Accession Number : ADA293379

Title :   The Lost Art of Maritime Mining.

Descriptive Note : Final rept.,

Corporate Author : NAVAL WAR COLL NEWPORT RI

Personal Author(s) : Kusumoto, Neal J.

PDF Url : ADA293379

Report Date : 13 FEB 1995

Pagination or Media Count : 34

Abstract : Maritime minefields have been employed to achieve strategic and operational objectives in the five major American wars of the 20th century. The United States has been both the miner and, most recently, the victim. Mining can strike at the heart of the enemy, take advantage of an Achilles' heel, or compensate for one's own weakness. The U.S. Navy maintains a modest inventory of mines which can be laid in volume by Navy and Air Force aircraft, or covertly by submarines. Today's operational commander faces an increasingly challenging task: tackle a diverse, changing threat with fewer forces and resources without alienating the American public. Minefields can be an integral part of the plan to achieve battlespace dominance and project power. Mining can seize the initiative through surprise, enhance mass and maneuver by achieving economy of force, and expand the commander's battlespace and timeline while compressing those of the enemy. A minefield is a stealthy, persistent, and economical weapon which can deter without killing. Against a maritime foe, the operational commander should consider mining's strategic and operational potential when planning a major operation. (MM)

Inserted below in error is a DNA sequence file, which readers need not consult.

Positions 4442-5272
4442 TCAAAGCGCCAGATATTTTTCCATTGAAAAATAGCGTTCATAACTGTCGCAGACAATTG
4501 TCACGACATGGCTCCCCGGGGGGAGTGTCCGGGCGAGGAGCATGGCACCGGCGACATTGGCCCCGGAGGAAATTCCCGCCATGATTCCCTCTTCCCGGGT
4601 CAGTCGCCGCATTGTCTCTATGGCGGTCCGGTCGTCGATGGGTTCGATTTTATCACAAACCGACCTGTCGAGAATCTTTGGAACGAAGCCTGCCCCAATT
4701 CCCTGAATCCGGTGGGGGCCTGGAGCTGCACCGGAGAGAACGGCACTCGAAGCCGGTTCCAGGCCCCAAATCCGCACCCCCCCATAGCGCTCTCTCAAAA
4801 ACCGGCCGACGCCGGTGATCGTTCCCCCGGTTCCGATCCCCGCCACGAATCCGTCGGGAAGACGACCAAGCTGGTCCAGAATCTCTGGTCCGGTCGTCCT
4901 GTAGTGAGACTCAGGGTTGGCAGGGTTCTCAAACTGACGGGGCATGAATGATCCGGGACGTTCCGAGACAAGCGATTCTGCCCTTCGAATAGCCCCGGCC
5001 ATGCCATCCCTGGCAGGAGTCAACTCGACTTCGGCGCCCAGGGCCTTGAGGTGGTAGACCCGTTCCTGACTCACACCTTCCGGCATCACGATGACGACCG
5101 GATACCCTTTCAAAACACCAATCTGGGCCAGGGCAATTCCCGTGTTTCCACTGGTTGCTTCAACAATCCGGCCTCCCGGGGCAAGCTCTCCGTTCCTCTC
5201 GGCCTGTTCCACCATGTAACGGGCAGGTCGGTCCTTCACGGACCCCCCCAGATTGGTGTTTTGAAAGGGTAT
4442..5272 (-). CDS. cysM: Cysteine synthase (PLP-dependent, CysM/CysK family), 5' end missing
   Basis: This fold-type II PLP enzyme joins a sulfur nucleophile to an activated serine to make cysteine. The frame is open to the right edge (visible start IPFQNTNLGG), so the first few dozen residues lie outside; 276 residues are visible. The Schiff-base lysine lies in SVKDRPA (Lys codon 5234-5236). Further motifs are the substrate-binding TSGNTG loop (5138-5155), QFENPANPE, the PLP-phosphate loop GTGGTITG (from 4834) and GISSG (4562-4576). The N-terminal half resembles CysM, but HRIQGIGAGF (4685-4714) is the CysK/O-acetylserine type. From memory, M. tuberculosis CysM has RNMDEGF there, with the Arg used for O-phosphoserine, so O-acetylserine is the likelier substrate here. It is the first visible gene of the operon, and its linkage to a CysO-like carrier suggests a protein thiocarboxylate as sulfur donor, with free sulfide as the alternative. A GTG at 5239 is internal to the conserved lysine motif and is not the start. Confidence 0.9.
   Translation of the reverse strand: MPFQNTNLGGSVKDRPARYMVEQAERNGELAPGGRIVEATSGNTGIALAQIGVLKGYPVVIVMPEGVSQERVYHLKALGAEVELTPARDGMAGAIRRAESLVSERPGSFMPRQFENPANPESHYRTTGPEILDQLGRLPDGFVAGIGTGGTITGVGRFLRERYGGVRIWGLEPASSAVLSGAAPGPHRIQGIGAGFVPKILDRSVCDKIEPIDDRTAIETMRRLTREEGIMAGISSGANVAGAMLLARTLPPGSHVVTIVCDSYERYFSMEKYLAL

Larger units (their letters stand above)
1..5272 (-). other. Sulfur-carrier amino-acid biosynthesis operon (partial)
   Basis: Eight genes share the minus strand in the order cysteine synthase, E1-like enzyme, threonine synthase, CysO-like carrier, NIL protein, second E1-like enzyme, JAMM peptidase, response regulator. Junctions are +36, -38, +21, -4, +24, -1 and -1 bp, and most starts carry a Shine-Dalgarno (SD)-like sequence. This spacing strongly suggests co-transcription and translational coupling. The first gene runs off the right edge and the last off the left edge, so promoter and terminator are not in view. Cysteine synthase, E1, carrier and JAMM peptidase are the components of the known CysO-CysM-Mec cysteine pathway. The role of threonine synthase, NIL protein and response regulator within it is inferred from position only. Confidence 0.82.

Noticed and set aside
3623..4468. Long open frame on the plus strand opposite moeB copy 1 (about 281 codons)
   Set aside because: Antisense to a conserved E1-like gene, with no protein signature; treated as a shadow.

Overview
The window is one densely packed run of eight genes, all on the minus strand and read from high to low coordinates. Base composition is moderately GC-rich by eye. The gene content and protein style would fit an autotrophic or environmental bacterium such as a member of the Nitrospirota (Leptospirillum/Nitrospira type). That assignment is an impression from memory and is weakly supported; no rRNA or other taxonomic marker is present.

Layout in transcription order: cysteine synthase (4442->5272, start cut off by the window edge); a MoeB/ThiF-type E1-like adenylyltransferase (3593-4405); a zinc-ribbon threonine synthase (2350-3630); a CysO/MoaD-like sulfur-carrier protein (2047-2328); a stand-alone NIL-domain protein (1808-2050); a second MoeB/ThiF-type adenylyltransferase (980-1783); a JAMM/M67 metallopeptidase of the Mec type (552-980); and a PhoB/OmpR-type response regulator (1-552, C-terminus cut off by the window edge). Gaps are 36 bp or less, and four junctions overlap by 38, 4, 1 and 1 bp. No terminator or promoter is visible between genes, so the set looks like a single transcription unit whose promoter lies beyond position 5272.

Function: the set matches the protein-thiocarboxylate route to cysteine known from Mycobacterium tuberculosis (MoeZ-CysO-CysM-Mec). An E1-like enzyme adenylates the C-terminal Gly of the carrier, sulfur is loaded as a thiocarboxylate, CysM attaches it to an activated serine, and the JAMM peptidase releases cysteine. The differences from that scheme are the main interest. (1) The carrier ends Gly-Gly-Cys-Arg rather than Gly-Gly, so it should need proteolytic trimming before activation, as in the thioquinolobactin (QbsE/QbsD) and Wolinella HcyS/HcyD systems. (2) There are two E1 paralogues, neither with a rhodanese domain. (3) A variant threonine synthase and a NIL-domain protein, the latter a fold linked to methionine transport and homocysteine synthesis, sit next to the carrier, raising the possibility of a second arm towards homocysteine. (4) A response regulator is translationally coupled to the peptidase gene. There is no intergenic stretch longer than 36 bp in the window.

Descriptors :   *MILITARY HISTORY, *MINEFIELDS, *NAVAL MINE WARFARE, MILITARY STRATEGY, VULNERABILITY, THESES, NAVAL OPERATIONS, DETERRENCE, MINELAYING.

Subject Categories : Humanities and History
      Undersea and Antisubmarine Warfare

Distribution Statement : APPROVED FOR PUBLIC RELEASE